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Mitochondrial and Cardiovascular Physiopathology | UMR Inserm U1083 - CNRS 6015

Separated by coma


Pierre Bigot, University Professor-Hospital Practitioner


pierre.bigot @


Keywords: Renal cell carcinoma, Ketogenic diet, Immunotherapy



State of the art and objectives

In 1924, O. WARBURG has described the cancer as a metabolic disease. He described a « metabolic switch » in the tumor characterized by an energy production from the glucose (aerobic glycolysis) and no longer by the mitochondrial oxidative phophorylation. A ketogenic diet forces the body to burn fat instead of glucose. Fat metabolism occurs via the mitochondial oxidative phosphorylation. The ketogenic diet showed a benefit in drug resistant epilepsy and childhood metabolic disorders such as GLUT-1 deficiency. Recently, it has been introduced as an adjuvant therapy for glioma patients. Several studies have confirmed the presence of a metabolic change in renal cell carcinoma. Analysis of data from the TCGA database has also described in renal cell carcinoma, an overexpression of genes involved in aerobic glycolysis and an overexpression of genes involved in oxidative phosphorylation. 10 % to 40 % of patients are newly diagnosed as metastatic and 10 % to 30 % will become metastatic. Recently, NIVOLUMAB plus IPILIMUMAB showed a significant overall survival benefit over SUNITINIB as the first line treatment for intermediate and high-risk patients with metastatic renal cell carcinoma. Our objective is to evaluate the efficacy of a ketogenic diet, enriched with medium chain triglycerids, and NIVOLUMAB plus IPILIMUMAB in metastatic renal cell carcinoma.


Main results from the last 5 years

Our preclinical data showed that ketogenic diet can slow ccRCC tumor growth in a mouse model. Tumors analysis after ketogenic diet identified a modification of the tumor metabolism and immunity with an overexpression of PDL1 . We think that ketogenic diet has a direct effect on tumor growth and could potentiate the effect of the immunotherapy treatment used in renal cell carcinoma.

People involved

  • Vincent Procaccio (MD, PhD)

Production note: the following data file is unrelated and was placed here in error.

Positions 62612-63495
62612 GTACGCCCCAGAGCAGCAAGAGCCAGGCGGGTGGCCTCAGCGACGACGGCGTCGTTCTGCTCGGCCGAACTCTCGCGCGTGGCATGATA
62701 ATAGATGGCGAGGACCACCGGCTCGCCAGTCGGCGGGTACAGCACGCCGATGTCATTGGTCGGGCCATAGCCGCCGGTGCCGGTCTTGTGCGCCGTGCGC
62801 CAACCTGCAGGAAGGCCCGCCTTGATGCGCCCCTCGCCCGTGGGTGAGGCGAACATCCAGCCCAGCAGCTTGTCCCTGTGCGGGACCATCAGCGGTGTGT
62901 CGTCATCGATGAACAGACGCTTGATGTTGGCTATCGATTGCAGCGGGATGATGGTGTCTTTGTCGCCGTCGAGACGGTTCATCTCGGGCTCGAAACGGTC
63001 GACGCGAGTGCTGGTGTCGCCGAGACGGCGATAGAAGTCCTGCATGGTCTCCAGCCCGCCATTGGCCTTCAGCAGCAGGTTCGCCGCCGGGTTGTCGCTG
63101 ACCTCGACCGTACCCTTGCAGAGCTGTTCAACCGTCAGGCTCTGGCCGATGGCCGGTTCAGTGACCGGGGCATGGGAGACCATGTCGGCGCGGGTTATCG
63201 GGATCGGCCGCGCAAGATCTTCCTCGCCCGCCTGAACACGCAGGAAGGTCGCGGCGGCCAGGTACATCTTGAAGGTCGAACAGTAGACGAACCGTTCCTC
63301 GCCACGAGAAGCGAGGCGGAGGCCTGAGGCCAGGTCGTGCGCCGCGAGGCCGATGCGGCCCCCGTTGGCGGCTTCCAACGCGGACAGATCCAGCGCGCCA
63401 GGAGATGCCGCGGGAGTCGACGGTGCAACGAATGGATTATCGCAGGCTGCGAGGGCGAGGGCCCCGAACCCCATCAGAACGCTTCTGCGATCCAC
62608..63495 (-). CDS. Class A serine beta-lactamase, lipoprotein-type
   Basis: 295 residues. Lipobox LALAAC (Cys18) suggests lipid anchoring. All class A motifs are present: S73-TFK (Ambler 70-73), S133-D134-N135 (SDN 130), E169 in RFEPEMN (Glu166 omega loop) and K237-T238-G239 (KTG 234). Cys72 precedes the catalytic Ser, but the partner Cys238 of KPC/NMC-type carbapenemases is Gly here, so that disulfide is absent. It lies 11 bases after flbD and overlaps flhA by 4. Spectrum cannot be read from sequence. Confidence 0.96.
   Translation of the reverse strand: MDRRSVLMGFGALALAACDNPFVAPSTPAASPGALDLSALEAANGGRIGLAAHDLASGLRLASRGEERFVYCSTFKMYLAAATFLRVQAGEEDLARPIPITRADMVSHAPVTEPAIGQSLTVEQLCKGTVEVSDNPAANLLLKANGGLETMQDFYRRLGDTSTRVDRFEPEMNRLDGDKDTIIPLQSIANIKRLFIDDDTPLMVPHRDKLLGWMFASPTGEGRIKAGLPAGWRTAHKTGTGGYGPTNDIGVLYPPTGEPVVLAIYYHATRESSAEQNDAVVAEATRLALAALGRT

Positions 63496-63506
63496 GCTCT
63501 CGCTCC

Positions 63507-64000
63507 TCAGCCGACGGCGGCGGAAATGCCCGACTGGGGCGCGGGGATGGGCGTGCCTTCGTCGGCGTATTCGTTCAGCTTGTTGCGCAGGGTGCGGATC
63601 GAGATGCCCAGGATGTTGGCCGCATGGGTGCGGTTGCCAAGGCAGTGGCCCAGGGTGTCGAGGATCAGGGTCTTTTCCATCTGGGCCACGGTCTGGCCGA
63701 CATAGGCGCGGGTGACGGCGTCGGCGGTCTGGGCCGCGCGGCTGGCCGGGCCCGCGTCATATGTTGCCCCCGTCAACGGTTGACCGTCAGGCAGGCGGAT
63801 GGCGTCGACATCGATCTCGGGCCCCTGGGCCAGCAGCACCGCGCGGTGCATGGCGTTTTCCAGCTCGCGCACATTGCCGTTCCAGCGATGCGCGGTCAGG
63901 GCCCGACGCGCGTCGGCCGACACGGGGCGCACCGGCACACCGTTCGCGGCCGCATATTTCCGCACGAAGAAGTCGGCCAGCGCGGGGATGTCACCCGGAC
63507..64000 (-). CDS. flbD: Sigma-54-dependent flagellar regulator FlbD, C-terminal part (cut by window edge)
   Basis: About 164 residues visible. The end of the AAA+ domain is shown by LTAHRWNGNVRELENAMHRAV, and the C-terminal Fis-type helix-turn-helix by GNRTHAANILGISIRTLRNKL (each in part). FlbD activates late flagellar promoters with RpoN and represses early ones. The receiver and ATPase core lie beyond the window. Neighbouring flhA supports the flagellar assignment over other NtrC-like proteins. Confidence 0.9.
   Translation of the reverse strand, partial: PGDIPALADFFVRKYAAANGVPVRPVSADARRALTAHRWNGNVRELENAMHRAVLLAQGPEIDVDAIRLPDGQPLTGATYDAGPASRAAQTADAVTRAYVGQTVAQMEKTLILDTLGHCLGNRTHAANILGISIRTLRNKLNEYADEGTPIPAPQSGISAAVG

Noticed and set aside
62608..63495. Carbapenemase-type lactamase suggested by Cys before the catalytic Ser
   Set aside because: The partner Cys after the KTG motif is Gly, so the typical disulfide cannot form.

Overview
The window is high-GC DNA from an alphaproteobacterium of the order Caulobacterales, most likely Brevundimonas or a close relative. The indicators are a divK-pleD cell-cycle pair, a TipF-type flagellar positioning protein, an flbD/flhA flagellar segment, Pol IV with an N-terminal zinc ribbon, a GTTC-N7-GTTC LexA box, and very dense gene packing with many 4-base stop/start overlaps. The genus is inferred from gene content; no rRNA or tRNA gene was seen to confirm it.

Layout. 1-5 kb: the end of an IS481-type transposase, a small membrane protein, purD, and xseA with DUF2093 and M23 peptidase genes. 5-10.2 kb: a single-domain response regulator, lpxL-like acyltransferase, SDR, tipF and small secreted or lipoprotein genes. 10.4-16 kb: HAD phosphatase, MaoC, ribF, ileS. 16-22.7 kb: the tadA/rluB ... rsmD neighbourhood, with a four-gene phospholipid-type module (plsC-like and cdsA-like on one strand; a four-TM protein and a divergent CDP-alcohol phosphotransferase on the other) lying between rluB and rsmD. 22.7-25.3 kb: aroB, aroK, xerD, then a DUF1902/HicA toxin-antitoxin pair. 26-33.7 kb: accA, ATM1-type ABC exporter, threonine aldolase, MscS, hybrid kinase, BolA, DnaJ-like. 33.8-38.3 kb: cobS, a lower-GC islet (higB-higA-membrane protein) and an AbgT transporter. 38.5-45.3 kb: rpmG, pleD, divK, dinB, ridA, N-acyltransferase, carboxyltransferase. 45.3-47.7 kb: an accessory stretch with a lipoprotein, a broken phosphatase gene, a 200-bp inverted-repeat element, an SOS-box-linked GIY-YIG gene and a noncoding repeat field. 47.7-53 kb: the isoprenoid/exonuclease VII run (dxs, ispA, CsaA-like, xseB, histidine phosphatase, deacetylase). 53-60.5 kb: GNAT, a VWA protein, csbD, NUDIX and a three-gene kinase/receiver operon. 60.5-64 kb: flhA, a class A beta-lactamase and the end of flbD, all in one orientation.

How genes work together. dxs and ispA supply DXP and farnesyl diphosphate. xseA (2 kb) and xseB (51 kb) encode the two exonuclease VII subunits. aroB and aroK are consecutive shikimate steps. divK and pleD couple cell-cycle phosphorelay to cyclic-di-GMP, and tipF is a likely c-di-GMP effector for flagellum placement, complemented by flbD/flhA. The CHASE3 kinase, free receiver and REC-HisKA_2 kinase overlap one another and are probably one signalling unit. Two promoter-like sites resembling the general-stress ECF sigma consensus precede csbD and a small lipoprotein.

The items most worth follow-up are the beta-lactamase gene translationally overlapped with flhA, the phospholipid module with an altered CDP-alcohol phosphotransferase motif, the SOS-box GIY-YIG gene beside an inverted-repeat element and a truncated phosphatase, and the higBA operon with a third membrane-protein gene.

• Magalie Barth (MD)
  • Maxime Benoit (MD)
  • Cyrielle Rolley (PhD student)
  • Jeremy Richard (PhD student)
  • Cecile Aubert (MD student)


Main publications and patents from the 5 last years.

  • Bigot P, Colli LM, Machiela MJ, et al. Functional characterization of the 12p11.23 renal cancer susceptibility locus implicates BHLHE41. Nature Commun. 2016 Jul 7;7:12098 
  •  Scelo G, Hofmann JN, Banks RE, Bigot P, Bhatt RS, Cancel-Tassin G, Chew SK, Creighton CJ, Cussenot O, Davis IJ, Escudier B, Frayling TM, Häggström C, Hildebrandt MA, Holcatova I, Johansson M, Linehan WM, McDermott DF, Nathanson KL, Ogawa S, Perlman EJ, Purdue MP, Stattin P, Swanton C, Vasudev NS, Wu X, Znaor A, Brennan P, Chanock SJ. International cancer seminars: a focus on kidney cancer. Ann Oncol. 2016 Aug;27(8):1382-5
  • Cornu JN, Cancel-Tassin G, Cox DG, Roupret M, Koutlidis N, Bigot P, Valeri A, Ondet V, Gaffory C, Fournier G, Azzouzi AR, Cormier L, Cussenot O. Impact of Body Mass Index, Age, Prostate Volume, and Genetic Polymorphisms on Prostate-specific Antigen Levels in a Control Population. Eur Urol. 2016 Jul;70(1):6-8
  • Lebdai S, Verhoest G, Parikh H, Jacquet SF, Bensalah K, Chautard D, RiouxLeclercq N, Azzouzi AR, Bigot P. Identification and validation of TGFBI as a promising prognosis marker of clear cell renal cell carcinoma. Urol Oncol. 2015 Feb;33(2):69.e11-8
  • Baize N, Bigot P. Immunotherapy in renal cell carcinoma: A booming clinical research. Prog Urol. 2018


Main Collaborations:

  • Department of Urology, Angers University Hospital
  • Department of Epidemiogenetic, National Cancer Institute, USA
  • URoCCR network


Acknowledgements for the financial supports

  • Ligue contre le cancer
  • CHU Angers
  • National Cancer Institute
  • Région des Pays de la Loire
  • Association Française d’Urologie